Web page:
The Note 8’s second camera is a zoom lens, and having OIS gives it a leg up when it comes to low-light close ups. That, and the fact that Samsung flagships have a history of doing well in low light, means it knocks the iPhone 7 Plus’ zoom lens out of the water.
But that’s just in the case of poor lighting; anything else is more evenly matched:
Also like the iPhone 7 Plus, the Note 8 comes with its own portrait mode called Live Focus. Unique to the Note, however, is the ability to control the amount of blur applied to a shot. You can do this while taking a photograph or after the act. This comes in handy if you don’t want to completely blur out the background or if things start to look unrealistic, which can sometimes be the case.
Samsung is also touting a new dual-shot feature, meaning even if you choose to use the zoom lens, it will take the same photo using the standard lens, allowing you to pick between both shots when you go in to edit.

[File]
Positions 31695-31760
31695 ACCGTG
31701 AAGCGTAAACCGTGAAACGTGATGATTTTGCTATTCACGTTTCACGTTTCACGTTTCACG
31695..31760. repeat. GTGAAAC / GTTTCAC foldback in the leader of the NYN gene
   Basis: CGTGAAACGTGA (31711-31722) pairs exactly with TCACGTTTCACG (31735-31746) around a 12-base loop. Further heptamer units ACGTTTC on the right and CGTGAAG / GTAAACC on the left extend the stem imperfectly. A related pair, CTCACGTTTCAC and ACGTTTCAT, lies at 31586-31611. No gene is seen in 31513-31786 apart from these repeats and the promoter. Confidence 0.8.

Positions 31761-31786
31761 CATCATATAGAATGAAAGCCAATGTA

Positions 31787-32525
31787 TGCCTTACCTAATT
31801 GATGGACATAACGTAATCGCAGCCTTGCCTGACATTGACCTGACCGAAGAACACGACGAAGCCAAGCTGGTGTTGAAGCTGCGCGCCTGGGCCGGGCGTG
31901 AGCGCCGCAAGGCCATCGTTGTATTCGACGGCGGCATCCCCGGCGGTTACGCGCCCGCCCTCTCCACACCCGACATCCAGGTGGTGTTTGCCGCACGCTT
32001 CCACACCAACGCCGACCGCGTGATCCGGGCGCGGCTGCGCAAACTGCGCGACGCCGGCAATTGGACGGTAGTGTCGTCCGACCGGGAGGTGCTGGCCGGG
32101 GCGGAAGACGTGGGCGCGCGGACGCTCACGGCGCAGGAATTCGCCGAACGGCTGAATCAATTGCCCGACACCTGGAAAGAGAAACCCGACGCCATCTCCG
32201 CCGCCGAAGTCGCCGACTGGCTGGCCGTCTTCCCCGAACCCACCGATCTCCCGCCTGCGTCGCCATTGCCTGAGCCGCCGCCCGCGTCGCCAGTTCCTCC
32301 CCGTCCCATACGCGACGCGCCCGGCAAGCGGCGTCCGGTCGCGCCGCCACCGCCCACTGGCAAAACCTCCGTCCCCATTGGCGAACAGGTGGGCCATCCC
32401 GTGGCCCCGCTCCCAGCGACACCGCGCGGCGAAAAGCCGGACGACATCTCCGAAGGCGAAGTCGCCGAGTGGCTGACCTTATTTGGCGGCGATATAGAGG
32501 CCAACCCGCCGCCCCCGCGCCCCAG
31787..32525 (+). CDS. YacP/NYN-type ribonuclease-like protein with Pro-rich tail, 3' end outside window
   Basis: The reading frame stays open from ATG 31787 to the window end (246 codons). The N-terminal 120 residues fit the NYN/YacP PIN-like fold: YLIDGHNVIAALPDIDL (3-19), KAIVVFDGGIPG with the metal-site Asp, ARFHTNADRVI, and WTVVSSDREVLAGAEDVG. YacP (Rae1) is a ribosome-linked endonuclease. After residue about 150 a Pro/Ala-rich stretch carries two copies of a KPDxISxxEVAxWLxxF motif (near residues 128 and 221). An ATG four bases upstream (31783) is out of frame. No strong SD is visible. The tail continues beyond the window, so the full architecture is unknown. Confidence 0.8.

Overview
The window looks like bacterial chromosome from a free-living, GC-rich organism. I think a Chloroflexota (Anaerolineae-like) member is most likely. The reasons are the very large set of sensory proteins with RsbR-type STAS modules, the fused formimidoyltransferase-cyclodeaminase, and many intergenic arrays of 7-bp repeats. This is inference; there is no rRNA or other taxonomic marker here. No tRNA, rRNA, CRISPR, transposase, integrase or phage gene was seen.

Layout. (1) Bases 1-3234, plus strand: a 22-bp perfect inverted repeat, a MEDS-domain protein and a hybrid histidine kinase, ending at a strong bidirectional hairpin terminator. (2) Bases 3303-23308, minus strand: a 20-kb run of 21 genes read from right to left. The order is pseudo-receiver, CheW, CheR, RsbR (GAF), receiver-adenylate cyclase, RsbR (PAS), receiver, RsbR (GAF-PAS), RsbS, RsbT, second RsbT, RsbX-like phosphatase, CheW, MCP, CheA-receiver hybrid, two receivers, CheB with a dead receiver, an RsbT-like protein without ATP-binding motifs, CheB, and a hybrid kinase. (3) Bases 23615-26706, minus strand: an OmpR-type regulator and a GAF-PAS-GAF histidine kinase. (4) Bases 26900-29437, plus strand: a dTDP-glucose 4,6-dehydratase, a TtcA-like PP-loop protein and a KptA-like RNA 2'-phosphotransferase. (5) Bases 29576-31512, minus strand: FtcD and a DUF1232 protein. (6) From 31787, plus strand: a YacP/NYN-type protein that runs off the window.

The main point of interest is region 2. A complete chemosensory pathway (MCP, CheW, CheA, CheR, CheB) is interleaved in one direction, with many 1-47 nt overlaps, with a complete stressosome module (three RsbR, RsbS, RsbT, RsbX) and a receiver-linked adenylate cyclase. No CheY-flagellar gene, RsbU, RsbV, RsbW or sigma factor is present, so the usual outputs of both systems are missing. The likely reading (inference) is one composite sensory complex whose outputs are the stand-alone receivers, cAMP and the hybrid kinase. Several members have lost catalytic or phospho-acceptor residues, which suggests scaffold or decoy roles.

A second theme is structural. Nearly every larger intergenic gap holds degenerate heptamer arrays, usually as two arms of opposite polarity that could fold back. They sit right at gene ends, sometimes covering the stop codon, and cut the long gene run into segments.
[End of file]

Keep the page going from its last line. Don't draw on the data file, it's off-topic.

If you really think about it, the Note 8 is in a class of its own being the only flagship phone from any brand to come with a built-in stylus.
While the pen and smartphone combo is not for everyone, it does have its productivity benefits, especially now that the experience is pretty similar to that of pen on paper. Artists will love this digital canvas as will Snapchat and Instagram users.
In fact, Samsung is positioning the S Pen as an expression tool. The pen can also now be used to create handwritten animated notes similar to the handwriting feature on iMessage, except that it works on your favorite chat apps like WhatsApp, Facebook Messenger, and Viber, to name a few.